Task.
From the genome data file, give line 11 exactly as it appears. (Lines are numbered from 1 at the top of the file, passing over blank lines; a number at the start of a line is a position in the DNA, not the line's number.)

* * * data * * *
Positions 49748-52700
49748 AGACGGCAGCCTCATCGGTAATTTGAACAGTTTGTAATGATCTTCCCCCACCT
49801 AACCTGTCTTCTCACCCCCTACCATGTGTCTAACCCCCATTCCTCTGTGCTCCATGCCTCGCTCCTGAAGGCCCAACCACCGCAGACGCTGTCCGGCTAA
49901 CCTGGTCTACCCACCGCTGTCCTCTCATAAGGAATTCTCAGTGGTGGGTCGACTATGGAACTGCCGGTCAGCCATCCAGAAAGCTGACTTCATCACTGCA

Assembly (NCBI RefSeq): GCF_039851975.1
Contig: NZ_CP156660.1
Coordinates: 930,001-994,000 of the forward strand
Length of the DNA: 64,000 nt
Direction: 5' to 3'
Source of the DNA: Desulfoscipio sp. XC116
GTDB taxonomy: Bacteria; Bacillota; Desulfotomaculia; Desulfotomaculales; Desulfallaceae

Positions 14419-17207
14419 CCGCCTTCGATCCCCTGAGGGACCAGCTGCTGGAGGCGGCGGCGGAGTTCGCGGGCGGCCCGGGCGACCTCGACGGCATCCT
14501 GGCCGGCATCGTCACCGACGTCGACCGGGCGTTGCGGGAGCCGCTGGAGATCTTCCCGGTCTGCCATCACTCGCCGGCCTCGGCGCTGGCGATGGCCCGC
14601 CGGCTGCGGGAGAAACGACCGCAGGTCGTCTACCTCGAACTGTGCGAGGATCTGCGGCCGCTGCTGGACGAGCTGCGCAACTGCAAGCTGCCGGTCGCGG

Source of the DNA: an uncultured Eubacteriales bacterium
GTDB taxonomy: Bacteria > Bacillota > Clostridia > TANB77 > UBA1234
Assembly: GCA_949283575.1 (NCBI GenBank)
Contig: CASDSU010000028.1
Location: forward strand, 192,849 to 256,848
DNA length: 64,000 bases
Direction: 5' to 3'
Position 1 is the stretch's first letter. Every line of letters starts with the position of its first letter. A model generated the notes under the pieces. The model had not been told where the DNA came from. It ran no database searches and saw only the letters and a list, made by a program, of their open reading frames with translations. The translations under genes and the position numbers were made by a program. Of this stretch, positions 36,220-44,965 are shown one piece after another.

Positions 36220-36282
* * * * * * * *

GTDB taxonomy: Bacteria; Bacillota; Desulfotomaculia; Desulfotomaculales; Desulfallaceae